I like metaphor. In the song of our marriage, Todd is the music and I’m the words. Like Rogers and Hammerstein, Comden and Green, or Mozart and what’s his name. So- our words–flute obbligato anyone?
In religion, I’a a doubter, a seeker. I’m a little afraid of people who are absolutely sure of their faith, who believe every word in the sometimes metaphorial Bible and I’m totally flummoxed by those who find sacred images in flawed windows or peanut butter sandwiches.
We were rasied in the church. Not this one, but the church. Todd began singing at age 8 in an Episcopal choir, and was paid $2.00 a month, the most he’s ever earned from his music. I wa raised Presyterian- and Methodist–and Dutch reformed-so issues of church polity are interesting but generally not deal breakers.
I am a mass of contradictions. I love the language of the King James Bible- and I’m glad we sing the Doxology as we do. I say “I believe;help Thou my unbelief”=and as the plane takes off, I pray “Into Thy hands…” Todd, a World War II pilot, in the window seat is reliving his flyboy days.
We believe with James Russell Lowell that “New occasions teach new duties. Time makes ancient good uncouth. They must upward still and onward, who keep abreast of truth.” Lowell was thinking of the very controversial issue of the abolition of slavery. We experienced in tghis church the Open and Affirming process and grew and learned from it.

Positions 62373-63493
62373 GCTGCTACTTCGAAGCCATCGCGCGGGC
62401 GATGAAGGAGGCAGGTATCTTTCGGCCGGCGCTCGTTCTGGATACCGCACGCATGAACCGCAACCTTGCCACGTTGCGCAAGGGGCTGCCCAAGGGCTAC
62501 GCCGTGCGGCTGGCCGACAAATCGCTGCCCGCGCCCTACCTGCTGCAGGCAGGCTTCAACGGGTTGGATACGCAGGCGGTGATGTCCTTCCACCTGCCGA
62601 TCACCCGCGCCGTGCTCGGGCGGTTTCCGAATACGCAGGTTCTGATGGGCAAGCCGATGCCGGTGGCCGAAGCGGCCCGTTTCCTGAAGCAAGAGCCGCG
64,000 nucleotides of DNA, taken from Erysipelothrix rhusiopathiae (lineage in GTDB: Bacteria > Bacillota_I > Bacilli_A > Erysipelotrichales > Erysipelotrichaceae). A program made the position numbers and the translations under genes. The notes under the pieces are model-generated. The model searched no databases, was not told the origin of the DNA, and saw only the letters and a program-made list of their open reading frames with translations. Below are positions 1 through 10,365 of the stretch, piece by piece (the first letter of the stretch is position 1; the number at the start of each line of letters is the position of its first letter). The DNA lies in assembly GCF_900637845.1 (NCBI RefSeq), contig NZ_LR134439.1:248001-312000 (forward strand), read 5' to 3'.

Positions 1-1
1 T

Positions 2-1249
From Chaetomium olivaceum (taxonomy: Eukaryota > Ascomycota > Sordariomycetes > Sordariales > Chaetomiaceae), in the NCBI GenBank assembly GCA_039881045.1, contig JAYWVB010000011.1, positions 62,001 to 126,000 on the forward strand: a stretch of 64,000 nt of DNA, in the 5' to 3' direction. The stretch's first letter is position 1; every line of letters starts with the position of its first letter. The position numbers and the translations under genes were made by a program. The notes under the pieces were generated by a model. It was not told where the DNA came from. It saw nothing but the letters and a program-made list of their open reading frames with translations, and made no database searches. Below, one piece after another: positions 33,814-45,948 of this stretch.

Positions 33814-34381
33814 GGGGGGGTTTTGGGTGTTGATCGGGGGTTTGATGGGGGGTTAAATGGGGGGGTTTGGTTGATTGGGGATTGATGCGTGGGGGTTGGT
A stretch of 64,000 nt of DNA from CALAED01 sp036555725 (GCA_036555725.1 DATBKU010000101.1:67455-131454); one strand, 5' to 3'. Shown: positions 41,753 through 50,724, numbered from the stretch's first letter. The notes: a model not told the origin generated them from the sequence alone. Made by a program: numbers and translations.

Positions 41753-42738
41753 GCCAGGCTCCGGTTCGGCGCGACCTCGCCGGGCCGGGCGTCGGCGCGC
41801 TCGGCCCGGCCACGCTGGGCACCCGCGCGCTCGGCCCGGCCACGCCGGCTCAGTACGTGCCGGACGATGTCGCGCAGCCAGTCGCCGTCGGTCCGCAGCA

In the mystery novels of P.D. James, Inspector Dalgliesh is a nonbeliever. His father was a Church of England vicar,and in the dark days of the soul which a homicide detective encounters, Dalgliesh is warmed and guided by his father’s advice to :Act as though it were true”.
Our congregation includes I am sure, people all along the spectrum of belief. We move along together, asking our questions, achieving new wisdom, and acting out our faith as best we can..
If you enjoyed this essay, please consider making a tax-deductible contribution to This I Believe, Inc.